Ethical issues: euthanasia and bioethics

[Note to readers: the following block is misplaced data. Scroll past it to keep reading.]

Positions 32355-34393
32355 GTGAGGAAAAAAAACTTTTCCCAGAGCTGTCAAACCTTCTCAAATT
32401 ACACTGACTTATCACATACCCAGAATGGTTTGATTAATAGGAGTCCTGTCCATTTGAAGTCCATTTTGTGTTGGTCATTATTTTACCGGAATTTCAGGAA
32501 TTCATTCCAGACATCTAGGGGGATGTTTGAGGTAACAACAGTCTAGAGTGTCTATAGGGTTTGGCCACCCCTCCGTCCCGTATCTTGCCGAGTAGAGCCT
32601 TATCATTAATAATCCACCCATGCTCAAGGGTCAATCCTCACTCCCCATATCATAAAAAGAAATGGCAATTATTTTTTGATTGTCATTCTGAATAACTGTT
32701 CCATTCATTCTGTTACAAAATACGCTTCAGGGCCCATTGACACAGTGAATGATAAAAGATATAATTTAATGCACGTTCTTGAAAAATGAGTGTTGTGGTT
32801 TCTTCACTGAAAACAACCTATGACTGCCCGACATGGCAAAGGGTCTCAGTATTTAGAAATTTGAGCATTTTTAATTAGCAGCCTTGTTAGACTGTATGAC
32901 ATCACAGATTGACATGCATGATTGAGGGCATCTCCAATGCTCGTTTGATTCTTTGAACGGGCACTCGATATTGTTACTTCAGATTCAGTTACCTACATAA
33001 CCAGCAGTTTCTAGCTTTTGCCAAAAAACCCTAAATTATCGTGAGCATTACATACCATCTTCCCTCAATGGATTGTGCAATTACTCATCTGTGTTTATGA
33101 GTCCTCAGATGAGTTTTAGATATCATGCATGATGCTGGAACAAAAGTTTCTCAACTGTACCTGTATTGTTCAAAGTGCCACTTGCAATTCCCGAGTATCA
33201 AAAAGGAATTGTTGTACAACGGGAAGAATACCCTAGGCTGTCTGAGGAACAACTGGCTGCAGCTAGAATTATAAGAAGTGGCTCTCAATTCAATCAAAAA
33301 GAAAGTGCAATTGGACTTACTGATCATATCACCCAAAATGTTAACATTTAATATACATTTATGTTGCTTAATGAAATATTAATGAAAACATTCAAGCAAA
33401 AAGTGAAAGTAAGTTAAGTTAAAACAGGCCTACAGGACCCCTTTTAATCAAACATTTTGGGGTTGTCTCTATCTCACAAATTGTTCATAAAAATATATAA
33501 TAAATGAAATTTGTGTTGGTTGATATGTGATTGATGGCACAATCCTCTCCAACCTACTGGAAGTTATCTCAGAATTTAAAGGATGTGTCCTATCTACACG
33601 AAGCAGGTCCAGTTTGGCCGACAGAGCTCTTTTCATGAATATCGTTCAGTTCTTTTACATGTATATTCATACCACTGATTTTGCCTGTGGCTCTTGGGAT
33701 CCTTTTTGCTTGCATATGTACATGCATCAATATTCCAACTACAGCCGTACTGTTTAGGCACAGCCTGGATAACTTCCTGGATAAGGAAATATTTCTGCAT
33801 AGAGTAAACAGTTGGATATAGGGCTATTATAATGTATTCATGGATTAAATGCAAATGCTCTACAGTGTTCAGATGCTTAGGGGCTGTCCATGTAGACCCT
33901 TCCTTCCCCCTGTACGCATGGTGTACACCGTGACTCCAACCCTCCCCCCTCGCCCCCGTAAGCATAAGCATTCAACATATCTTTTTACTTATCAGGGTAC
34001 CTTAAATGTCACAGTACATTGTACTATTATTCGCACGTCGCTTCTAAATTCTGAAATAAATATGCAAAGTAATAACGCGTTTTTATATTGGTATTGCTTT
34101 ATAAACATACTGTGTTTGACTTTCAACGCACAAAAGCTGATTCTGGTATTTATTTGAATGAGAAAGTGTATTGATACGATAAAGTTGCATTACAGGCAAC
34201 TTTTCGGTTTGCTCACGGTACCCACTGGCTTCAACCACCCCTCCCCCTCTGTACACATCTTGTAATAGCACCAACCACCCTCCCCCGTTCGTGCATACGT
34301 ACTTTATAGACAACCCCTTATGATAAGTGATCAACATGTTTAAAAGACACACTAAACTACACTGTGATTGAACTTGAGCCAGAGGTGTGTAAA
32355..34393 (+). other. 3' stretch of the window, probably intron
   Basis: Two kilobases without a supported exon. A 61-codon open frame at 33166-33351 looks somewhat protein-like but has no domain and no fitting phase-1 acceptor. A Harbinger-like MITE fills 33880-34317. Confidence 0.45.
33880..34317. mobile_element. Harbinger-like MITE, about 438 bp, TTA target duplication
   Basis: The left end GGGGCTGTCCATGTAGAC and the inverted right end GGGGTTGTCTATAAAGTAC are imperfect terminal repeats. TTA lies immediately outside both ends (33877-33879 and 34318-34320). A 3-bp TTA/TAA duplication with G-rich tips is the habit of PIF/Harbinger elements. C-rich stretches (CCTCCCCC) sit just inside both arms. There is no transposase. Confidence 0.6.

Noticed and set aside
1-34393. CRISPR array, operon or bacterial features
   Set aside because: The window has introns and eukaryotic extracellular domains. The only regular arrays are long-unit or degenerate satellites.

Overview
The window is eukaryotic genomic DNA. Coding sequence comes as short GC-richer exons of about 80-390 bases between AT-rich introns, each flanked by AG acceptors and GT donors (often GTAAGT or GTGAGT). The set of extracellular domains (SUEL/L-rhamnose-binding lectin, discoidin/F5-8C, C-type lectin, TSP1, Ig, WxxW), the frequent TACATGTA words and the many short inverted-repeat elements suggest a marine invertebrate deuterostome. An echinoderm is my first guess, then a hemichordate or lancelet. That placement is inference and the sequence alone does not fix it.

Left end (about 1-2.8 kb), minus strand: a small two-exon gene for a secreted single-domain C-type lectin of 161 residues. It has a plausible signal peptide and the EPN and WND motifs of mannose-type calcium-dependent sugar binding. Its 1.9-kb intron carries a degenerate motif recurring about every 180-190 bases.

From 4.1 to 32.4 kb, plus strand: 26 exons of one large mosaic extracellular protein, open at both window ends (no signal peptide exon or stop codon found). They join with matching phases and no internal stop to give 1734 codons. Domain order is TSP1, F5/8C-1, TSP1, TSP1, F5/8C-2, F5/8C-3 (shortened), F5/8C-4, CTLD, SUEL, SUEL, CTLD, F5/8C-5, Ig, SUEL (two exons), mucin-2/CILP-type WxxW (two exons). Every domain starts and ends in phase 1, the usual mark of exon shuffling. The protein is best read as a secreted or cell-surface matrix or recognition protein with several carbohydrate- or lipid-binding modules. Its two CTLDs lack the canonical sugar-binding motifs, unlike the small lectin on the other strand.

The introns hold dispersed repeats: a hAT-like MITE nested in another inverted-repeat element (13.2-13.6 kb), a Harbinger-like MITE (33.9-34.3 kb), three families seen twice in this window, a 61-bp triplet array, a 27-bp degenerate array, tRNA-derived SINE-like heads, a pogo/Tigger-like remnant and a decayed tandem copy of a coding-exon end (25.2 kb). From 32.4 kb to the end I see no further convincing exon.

Bioethics could be defined as the study of ethical issues and decision-making associated with the use of living organisms and medicine. It includes both medical ethics and environmental ethics. Rather than defining a correct decision it is about the process of decision-making balancing different benefits, risks and duties. The word "bioethics" was first used in 1970, however, the concept of bioethics is much older, as we can see in the ethics formulated and debated in literature, art, music and the general cultural and religious traditions of our ancestors. Society is facing many important decisions about the use of science and technology. These decisions affect the environment, human health, society and international policy. To resolve these issues, and develop principles to help us make decisions we need to involve anthropology, sociology, biology, medicine, religion, psychology, philosophy, and economics; we must combine the scientific rigour of biological data, with the values of religion and philosophy to develop a world-view. Bioethics is therefore challenged to be a multi-sided and thoughtful approach to decision-making so that it may be relevant to all aspects of human life. The term bioethics reminds us of the combination of biology and ethics, topics that are intertwined. New technology can be a catalyst for our thinking about issues of life, and we can think of the examples like assisted reproductive technologies, life sustaining technology, organ transplantation, and genetics, which have been stimuli for research into bioethics in the last few decades. The field of bioethics underwent explosive growth and institutionalization in the 1970s as challenging issues such as euthanasia, organ transplantation, and genetic engineering attracted the public's attention and concern. Euthanasia is one of the best examples of controversial ethical issues. It is the intentional killing of a person, for compassionate...
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